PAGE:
The Supreme Court and Affirmative Action

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Kermit Roosevelt, professor in the University of Pennsylvania Law School, with expertise in constitutional law and conflict of laws. Professor Roosevelt is a frequent media commentator on constitutional issues and supports the University’s affirmative action admissions policy

Quote: “This was the best outcome that supporters of affirmative action could realistically have hoped for: no explicit change in the law, just a suggestion that strict scrutiny means a little more than it did in Grutter.” 

            Media contact: Steve Barnes at 215-898-5181 or


Theodore Ruger, professor in the University of Pennsylvania Law School, is a constitutional expert whose scholarship focuses on the application of judicial authority.

Quote: “Sometimes the second-best option may end up the best solution after all. Certainly neither party to the Fisher v. University of Texas affirmative action case would have preferred the narrow ruling the Supreme Court issued, effectively punting the issue back to the lower federal courts for further fact-finding. Nor was the ruling the outcome favored by the numerous amici organizations on both sides of the case who argued for a more robust judicial affirmation -– or repudiation – of the use of race in university admissions. Yet by shifting the case back to the lower courts, the Supreme Court has encouraged the constitutional debate on affirmative action to continue among a broader set of institutions around the country.” Read more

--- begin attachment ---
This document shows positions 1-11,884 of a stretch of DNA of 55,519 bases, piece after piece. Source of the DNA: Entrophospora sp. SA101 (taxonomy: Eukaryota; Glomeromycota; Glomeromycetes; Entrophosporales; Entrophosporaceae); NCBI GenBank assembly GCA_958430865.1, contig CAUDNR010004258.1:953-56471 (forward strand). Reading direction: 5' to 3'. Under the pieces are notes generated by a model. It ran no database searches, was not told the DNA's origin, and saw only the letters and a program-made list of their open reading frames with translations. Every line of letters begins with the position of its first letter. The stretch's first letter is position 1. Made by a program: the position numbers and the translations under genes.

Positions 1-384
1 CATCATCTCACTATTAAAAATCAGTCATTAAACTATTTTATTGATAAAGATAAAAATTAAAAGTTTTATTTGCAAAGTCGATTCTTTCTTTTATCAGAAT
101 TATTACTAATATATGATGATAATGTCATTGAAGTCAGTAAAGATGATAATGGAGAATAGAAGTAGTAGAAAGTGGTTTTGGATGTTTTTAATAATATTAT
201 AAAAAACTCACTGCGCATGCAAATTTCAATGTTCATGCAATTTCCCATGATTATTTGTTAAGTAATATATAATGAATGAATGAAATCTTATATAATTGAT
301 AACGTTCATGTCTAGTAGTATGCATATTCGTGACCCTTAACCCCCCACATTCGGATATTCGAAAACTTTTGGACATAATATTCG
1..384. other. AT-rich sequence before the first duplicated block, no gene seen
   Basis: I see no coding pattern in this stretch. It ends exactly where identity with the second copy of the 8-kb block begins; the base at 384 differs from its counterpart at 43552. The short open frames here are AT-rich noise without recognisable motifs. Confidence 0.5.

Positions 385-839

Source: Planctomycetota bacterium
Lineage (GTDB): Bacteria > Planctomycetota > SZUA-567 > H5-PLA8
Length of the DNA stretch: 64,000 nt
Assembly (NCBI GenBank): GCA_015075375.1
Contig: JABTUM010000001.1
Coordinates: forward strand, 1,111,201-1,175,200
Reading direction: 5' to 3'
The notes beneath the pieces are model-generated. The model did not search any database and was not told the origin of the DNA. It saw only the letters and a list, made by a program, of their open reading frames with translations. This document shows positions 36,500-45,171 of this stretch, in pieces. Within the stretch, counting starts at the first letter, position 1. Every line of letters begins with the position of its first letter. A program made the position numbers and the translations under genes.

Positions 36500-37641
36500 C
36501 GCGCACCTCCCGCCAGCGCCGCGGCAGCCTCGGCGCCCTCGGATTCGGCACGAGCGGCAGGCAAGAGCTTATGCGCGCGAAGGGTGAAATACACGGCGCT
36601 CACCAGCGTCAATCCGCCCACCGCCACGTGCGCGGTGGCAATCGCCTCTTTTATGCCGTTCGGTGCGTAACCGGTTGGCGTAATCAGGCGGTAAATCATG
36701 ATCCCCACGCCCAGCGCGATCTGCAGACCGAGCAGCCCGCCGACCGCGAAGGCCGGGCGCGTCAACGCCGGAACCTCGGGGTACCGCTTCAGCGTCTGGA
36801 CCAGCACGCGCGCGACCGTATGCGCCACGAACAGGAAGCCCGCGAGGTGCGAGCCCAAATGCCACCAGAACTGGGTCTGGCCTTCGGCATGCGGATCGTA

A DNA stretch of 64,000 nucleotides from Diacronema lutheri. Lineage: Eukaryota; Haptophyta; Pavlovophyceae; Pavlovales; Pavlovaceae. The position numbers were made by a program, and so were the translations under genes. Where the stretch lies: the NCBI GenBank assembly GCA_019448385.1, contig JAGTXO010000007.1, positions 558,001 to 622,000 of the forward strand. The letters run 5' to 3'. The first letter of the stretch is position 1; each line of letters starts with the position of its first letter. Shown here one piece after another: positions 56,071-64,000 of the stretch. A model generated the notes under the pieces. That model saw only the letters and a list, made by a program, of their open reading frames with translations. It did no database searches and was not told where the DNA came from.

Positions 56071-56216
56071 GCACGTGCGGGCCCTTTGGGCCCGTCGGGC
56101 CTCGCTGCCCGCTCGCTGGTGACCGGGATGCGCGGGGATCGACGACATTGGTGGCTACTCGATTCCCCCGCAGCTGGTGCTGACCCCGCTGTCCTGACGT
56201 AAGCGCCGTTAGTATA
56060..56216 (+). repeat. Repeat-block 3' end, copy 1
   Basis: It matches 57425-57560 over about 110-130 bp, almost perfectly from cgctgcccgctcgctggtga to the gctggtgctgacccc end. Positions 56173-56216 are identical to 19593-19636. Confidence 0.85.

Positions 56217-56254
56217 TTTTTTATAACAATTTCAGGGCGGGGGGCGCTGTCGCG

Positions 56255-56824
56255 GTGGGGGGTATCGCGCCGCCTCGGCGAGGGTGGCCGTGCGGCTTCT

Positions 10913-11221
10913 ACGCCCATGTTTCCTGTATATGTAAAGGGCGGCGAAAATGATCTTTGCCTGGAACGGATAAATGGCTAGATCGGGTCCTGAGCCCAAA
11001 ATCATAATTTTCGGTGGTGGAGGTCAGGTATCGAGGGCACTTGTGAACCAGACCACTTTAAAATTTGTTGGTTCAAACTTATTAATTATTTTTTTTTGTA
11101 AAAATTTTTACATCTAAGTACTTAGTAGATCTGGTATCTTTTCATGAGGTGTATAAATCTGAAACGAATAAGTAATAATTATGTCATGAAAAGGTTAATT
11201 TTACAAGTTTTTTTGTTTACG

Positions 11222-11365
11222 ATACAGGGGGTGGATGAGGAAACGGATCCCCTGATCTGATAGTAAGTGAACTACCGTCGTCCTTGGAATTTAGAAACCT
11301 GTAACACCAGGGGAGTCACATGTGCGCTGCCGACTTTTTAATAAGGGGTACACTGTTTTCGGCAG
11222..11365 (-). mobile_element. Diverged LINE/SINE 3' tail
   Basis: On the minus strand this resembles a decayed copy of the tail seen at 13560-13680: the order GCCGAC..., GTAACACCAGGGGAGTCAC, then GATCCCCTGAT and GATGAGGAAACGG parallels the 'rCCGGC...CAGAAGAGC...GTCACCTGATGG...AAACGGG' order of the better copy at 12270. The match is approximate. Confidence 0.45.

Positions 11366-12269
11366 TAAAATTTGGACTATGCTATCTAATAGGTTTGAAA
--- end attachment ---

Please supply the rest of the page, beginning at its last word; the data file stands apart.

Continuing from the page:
Media contact: Steve Barnes at 215-898-5181 or


Dr. Rogers Smith, professor of political science at the University of Pennsylvania, chairs the Penn Program on Democracy, Citizenship and Constitutionalism. He is a scholar in constitutional law and American political thought, with a special interest in questions of citizenship, race, ethnicity and gender.  He is author of numerous publications including Still a House Divided: Race & Politics in Obama’s America (with Desmond S. King).

Quote: “Justice Kennedy's opinion for the court in the Fisher case shows that a majority of the justices continue to uphold the ‘strict scrutiny’ framework for analyzing the use of race in admissions policies established in the Bakke case and affirmed in the Gratz and Grutter decisions. This means that a majority agrees, contrary to Justices Thomas and Scalia, that considerations of race are not always unconstitutional. But the opinion by Justice Kennedy, who dissented in Grutter because he did not think the Court engaged in truly strict scrutiny, also signals that universities must make a compelling case that no race-neutral policies will produce adequate student body racial and ethnic diversity and that such racial and ethnic diversity is truly educational beneficial in order to survive the kind of strict scrutiny he believes the constitution requires. The result is likely to be continuing litigation over which university admissions systems can and cannot survive such strict scrutiny."

            Media contact: Jacquie Posey at 215-898-6460 or